a joint venture water sources in the forest could posibly be tapped to supply those living in the area.

Disaster and Water

This area is prone to earthquakes (falls in Zone V), tsunamis, cyclones,

landslides and floods. The devastating tsunami of 2004, crippled the system upto

a month in some parts of the islands. Since then there have been 315

earthquakes & aftershocks in the Island measuring 5 or above on the Richter Scale. Are the systems then, greared to face future disasters or do we need to think about alternatives such decentralization of the water supply system and

community management of water.

Water and the Community

In the Andaman Islands the major player for water supply is the Public Works Department (PWD). The Zilla Parishads and Panchayts also play a part in supply at the local level. From the funds allocated to the them, the Panchayats create local initiatives such as digging katcha wells. Effective water suppy and maintainence could be gained at the local level if the Panchayats are empowered through training and allocation of sufficient funds to manage water.

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EHA-Andaman Water Project

4

The Advocacy Initiative

Arising out of the understanding of the situation as presented in the previous chapter, certain concerns came into the forefront with regards to water, especially safe drinking water, that need attention and addressal. These being:

Augmenting the shortfall in supply

Optimising water harvesting

Effective water treatment

Proximate access to drinking water in remote villages, especially

those which have a small population.

Community involvement in water resource management – is it

needed? If yes, how can it be done?

The right of those living in ‘encroached areas’ to drinking water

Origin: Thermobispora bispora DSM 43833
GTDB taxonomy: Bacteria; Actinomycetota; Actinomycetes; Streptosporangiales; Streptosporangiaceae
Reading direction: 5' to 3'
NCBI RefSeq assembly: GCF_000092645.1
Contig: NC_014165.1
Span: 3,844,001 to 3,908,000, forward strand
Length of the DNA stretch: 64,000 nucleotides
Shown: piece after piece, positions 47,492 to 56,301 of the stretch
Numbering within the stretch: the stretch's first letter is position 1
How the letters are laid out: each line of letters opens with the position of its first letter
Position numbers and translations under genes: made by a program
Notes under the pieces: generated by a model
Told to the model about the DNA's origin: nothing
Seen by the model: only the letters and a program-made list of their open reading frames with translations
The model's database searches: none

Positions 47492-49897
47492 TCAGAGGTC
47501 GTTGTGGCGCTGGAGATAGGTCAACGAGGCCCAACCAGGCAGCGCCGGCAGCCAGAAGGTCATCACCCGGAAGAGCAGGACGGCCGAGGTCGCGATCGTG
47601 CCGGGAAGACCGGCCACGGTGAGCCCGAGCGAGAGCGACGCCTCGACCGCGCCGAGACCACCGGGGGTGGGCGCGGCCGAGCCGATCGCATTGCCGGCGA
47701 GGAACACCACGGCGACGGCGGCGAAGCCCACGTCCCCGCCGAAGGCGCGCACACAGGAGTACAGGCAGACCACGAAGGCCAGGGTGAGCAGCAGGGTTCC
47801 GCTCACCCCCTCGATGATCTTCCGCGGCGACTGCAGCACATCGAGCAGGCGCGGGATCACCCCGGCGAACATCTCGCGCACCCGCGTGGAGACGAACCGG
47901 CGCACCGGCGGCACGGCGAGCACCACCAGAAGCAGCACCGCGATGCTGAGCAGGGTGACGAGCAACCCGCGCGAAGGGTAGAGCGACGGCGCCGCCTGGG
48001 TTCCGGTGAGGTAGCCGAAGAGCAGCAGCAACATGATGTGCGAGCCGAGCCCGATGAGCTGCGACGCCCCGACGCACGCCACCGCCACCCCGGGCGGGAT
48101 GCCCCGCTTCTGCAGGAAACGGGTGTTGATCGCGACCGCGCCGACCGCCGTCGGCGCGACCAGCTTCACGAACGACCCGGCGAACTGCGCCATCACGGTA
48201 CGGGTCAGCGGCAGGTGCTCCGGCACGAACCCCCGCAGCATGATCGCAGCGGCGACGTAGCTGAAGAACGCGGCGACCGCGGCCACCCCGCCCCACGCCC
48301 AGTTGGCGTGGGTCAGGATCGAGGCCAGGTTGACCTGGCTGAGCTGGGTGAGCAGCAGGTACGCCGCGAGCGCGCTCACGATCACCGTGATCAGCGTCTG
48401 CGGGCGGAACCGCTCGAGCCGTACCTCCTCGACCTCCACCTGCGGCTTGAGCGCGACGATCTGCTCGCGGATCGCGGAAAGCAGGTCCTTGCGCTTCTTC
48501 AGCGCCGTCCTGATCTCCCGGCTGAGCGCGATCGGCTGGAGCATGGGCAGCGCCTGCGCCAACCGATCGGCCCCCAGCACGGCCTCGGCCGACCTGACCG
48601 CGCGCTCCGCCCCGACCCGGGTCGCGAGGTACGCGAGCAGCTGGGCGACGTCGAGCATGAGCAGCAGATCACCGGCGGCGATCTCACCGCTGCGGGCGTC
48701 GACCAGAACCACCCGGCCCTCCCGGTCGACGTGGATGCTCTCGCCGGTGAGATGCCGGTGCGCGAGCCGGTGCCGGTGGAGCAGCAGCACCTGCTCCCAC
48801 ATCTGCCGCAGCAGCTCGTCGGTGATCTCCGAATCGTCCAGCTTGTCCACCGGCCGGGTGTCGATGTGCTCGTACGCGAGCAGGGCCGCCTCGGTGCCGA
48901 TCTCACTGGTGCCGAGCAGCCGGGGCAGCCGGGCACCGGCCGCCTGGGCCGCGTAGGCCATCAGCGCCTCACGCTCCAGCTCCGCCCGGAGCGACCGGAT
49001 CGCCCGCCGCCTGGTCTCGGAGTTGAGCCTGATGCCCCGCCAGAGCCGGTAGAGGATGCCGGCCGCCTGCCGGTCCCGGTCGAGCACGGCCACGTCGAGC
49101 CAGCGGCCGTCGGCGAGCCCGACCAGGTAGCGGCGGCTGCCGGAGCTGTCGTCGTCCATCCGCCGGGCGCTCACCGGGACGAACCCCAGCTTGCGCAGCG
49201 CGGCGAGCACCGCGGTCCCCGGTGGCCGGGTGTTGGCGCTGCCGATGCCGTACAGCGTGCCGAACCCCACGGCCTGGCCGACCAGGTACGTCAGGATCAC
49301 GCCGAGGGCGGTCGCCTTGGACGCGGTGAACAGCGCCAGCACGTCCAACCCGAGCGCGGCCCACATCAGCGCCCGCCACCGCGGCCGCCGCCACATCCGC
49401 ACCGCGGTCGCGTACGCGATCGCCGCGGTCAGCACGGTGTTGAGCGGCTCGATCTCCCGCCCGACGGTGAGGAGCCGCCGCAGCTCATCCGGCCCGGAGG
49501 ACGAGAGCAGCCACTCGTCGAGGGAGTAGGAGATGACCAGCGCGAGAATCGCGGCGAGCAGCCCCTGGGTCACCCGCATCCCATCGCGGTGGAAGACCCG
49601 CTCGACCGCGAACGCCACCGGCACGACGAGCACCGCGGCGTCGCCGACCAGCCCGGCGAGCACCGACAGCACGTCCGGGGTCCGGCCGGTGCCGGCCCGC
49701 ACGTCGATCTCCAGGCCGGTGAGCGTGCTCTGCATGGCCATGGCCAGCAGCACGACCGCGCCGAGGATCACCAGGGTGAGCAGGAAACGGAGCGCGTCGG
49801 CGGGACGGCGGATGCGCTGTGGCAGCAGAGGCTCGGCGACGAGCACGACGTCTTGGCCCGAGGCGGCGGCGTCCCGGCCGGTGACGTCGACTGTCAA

Complex issue of forest, water and people.

Is the water supply system geared for disaster situations

Thus it was thought expedient to take up these issues with various stakeholders in the water sector, focussing particularly on drinking water issues. The fourth Objective of the Andaman Water Project is to ‘Advocate for Improved Water Supplies to Island Communities’ wherein this initiative was undertaken.

The key objectives of the initiative were to:

1. Highlight the water issues that are common to Islands and unique to Andaman (which often go unnoticed)

2. Give opportunity to different stakeholders to listen to on another on drinking water issues by bring them together on the same platform

3. Document the findings and present suggestions to the state Administration.

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EHA-Andaman Water Project

The Approach

The initiative consisted of a series of stakeholder meeting and a competition on ‘Alternative models of water Augmenting’ followed by a Regional Seminar in Port Blair. The theme for all these gatherings was ‘Water and the Island’s Development’. Learning and inputs from the Stakeholders’ Meeting were carried to the Regional Seminar, with representatives from these meeting presenting their points before the local administration in the Seminar.

The schedule for the competition & meetings was as given below:

Competition date:

 
 

Port Blair

6 th Mar 2008

Stakeholders’ meeting